Know what the problem with that is? A threat needs to be credible, and scientists in particular tend to be skeptical people: evidence is their business. So you've got to expect that a few of them are going to need more than just an anonymous "stop it, or else..." letter. Which means that you're going to have to let them in on some of your methods, so they'll believe you mean business when you tell them what will happen. And now you have someone in on a bit of your secret who is not entirely willing to cooperate, someone who will be looking for some possible opportunity to stop you. Because not only are you threatening him and his family, you're also doing it to conceal a valuable boon to humanity he's devoted his entire career to finding.
But those secrets, difficult as they are to keep, are nothing compared to the big one, the primary secret of How To Cure Cancer. Because while maybe you have control over all your fanatically loyal operatives and can contain any situation they're involved with, Nature herself isn't on your team. There are thousands, even millions of people around the globe trying their best to figure out the puzzles of cancer. Some of them are very smart. How are you going to keep them from discovering something, and sharing what they learn? Especially when the entire scientific enterprise is based on publishing and reproducing results, and entire industries exist for just that purpose? They do, after all, publish results, lots and lots and lots of them. The sheer volume of material out there is much more than anyone can process, which is why there are so many scientists collaborating on these monumental challenges. And they're getting their results, not from some library you control, but from experiments and observations they're performing themselves, on real patients and real drugs.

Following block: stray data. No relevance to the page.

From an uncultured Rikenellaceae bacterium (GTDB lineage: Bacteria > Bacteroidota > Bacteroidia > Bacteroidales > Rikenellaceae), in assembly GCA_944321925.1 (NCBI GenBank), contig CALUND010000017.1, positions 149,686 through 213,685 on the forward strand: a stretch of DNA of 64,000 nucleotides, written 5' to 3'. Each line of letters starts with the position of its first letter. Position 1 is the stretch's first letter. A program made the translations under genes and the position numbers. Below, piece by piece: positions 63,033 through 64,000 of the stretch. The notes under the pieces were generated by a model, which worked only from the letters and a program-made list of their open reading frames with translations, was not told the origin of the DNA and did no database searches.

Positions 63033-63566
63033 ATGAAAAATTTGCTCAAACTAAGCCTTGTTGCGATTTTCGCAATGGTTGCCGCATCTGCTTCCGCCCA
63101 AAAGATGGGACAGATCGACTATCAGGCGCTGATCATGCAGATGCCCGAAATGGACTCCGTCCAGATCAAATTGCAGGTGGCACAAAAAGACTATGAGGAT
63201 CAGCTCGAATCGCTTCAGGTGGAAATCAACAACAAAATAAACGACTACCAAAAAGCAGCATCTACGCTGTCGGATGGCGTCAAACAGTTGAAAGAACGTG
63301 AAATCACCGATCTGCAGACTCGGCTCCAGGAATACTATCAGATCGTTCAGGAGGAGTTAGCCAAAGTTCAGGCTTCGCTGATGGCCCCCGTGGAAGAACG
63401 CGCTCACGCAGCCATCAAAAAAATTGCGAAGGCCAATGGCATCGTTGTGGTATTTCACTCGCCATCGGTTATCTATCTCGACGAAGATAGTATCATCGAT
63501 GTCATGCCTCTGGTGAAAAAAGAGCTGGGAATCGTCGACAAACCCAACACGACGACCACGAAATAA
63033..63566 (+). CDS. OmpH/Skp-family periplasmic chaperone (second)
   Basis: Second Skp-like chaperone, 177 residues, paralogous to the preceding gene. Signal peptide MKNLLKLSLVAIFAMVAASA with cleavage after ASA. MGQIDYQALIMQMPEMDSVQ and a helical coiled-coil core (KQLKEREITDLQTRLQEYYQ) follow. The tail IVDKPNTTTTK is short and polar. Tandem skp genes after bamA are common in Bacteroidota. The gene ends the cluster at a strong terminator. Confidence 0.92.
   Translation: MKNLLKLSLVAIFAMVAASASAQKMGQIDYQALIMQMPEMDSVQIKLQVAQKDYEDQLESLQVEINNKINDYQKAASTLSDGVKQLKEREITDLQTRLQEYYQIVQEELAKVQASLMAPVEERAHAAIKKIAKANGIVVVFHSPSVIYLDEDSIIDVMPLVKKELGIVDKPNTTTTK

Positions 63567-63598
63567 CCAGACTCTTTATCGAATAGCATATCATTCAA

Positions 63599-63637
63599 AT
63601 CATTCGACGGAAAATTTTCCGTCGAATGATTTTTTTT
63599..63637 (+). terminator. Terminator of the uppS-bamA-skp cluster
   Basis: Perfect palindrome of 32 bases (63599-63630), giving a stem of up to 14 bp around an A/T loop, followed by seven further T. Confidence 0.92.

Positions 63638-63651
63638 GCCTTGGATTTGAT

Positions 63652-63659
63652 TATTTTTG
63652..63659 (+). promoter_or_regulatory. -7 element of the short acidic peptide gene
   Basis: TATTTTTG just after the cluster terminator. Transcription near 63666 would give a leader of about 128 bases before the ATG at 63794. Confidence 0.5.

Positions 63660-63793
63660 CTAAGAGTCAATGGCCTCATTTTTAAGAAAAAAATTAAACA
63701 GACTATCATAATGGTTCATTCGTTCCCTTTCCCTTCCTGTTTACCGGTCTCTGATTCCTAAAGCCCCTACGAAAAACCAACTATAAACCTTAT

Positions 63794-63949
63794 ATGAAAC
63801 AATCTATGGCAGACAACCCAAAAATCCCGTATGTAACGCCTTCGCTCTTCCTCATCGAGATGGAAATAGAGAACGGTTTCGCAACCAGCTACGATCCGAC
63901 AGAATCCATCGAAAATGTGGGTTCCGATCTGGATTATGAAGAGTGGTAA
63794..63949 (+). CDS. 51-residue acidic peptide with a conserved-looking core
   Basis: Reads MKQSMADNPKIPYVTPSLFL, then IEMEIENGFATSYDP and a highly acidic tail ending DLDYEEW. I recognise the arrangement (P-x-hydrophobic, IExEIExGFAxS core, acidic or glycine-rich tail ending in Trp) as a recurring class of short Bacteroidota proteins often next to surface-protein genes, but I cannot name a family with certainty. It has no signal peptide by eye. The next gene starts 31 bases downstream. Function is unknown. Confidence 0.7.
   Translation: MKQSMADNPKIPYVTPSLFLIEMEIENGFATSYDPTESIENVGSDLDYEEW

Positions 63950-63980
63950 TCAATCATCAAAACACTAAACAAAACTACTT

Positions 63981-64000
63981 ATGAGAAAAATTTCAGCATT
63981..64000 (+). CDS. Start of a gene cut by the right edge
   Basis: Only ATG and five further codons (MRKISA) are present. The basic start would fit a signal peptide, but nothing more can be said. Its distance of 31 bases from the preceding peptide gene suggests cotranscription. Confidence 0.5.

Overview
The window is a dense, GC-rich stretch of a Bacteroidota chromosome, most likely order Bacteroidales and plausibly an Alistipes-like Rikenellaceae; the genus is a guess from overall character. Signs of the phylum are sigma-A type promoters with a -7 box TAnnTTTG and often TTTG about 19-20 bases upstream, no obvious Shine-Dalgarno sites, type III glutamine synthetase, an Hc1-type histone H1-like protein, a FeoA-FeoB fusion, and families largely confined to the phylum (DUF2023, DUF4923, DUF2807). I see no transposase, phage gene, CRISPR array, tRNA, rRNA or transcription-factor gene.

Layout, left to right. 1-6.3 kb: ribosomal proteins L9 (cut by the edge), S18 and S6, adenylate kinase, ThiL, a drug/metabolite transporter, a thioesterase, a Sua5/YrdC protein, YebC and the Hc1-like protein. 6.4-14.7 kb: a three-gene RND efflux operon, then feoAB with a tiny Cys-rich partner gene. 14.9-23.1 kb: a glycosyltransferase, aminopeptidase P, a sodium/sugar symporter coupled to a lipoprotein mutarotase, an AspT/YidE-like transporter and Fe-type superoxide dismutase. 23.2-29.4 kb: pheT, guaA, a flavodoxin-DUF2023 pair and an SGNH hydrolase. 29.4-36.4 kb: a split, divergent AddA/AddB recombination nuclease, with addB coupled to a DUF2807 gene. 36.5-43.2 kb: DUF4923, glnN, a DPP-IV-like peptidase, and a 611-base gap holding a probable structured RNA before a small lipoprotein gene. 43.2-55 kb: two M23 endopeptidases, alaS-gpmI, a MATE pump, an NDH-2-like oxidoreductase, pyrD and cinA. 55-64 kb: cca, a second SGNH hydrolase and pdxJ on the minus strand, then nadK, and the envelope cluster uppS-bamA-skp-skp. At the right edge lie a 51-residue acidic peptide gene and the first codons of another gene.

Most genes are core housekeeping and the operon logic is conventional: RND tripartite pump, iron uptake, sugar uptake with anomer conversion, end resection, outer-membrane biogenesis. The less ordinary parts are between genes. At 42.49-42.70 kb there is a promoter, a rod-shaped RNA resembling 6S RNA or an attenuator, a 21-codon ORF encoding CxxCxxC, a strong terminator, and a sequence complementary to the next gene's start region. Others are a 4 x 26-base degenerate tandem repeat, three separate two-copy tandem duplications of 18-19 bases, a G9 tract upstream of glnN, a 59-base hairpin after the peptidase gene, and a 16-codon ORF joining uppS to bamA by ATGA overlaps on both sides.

Just try to imagine how staggeringly difficult and complex a task it would be to fool or silence all of these people. It is truly mind-numbingly difficult, probably harder than curing cancer itself. In order to pull it off, you'd have to be superhumanly clever, and ridiculously powerful. And so think about it: if you were that smart and that powerful, why would you even care about the measly profits to be made from selling overpriced therapies that don't really work? If you can coerce hundreds or thousands of brilliant researchers into concealing their research, why can you not just extort trillions of dollars from everyone else? Or heck, why even bother with money, which is just a way of trading with people for what you want. You've got the power to force people to act against their own interests; there's no need to trade with anyone!
Telling a lie, telling a truly convincing and consistent lie, is really hard. People do it sometimes, and yes, there are successful conspiracies and coverups. Of course it's relatively easy for an expert to bluff their way past a completely ignorant lay person. But if you educate yourself a little, and ask intelligent questions, and try earnestly to understand what you're being told, it quickly gets much harder to sustain a consistent lie.
You might hit the limits of your understanding, but if that happens, the humble and proper thing to do is to acknowledge that you really don't know, and reserve judgment, not to conclude that the experts must be lying to everyone. Because while they might well be smart enough to fool you, they're almost certainly not smart enough to fool everyone else.